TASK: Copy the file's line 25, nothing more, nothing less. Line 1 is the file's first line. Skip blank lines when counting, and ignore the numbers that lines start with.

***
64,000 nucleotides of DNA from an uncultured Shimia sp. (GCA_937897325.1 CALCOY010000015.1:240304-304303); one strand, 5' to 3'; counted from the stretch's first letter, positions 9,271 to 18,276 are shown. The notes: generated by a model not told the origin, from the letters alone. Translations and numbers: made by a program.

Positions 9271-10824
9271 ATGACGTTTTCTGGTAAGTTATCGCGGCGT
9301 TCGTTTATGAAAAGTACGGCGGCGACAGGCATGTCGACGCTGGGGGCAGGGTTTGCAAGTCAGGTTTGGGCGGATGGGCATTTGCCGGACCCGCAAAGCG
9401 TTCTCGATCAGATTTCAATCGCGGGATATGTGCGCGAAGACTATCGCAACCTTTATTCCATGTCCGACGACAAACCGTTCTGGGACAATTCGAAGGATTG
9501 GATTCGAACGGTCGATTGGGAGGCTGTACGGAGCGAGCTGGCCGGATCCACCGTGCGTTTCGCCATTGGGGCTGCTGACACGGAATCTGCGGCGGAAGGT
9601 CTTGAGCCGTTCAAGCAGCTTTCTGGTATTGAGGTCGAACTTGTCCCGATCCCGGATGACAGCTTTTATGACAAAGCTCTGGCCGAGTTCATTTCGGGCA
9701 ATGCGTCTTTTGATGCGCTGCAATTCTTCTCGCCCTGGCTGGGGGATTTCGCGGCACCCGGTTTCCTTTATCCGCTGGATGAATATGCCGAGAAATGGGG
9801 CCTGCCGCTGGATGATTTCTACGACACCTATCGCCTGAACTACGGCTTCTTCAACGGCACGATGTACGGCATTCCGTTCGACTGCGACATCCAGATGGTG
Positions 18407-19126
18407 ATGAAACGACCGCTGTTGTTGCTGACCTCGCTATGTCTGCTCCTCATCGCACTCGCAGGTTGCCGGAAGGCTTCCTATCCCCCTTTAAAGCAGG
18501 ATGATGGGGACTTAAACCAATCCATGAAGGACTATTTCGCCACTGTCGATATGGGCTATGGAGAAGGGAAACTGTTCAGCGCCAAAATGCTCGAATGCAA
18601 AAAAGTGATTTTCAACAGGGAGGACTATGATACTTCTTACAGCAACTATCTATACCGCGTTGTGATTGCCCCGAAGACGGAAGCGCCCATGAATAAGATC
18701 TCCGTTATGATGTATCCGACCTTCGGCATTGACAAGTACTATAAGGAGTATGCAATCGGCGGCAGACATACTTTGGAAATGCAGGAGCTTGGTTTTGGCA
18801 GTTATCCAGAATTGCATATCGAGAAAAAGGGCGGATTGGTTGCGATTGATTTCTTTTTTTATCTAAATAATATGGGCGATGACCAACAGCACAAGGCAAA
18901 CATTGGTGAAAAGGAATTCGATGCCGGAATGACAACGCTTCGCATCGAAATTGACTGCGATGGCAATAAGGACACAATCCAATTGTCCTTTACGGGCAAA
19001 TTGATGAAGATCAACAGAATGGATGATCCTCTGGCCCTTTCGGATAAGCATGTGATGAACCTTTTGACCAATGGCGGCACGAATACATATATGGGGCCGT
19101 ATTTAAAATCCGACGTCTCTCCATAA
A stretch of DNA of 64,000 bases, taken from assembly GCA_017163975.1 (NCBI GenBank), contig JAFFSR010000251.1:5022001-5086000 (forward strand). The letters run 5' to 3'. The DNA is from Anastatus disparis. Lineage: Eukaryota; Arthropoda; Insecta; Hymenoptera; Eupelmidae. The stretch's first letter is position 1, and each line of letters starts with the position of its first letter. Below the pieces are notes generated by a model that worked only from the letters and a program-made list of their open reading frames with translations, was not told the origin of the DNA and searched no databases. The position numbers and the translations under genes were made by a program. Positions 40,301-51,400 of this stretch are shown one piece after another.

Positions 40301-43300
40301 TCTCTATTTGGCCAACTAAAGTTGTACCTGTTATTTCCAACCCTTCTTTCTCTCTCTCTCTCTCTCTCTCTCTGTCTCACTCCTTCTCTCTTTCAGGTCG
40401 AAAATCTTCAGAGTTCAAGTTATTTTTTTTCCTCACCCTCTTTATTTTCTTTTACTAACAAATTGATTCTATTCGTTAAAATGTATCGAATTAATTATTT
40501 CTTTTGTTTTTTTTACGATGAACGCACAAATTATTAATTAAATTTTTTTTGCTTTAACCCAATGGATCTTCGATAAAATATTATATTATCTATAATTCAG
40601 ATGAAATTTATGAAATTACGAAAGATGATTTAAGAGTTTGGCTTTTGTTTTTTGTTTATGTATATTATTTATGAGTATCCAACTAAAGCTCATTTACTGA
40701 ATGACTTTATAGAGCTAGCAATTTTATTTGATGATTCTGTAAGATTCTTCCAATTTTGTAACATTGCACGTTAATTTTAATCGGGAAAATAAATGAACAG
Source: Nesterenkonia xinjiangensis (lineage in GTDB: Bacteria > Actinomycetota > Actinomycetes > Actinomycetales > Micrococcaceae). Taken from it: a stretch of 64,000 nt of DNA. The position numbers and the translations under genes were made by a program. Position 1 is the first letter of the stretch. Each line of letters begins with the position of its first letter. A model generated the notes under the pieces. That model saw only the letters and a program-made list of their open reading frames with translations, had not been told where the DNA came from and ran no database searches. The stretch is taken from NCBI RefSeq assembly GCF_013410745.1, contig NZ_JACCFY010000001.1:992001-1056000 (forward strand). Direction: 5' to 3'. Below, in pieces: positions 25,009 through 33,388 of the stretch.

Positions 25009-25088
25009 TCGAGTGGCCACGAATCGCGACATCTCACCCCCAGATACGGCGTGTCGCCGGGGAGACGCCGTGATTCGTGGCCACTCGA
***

40701 ATGACTTTATAGAGCTAGCAATTTTATTTGATGATTCTGTAAGATTCTTCCAATTTTGTAACATTGCACGTTAATTTTAATCGGGAAAATAAATGAACAG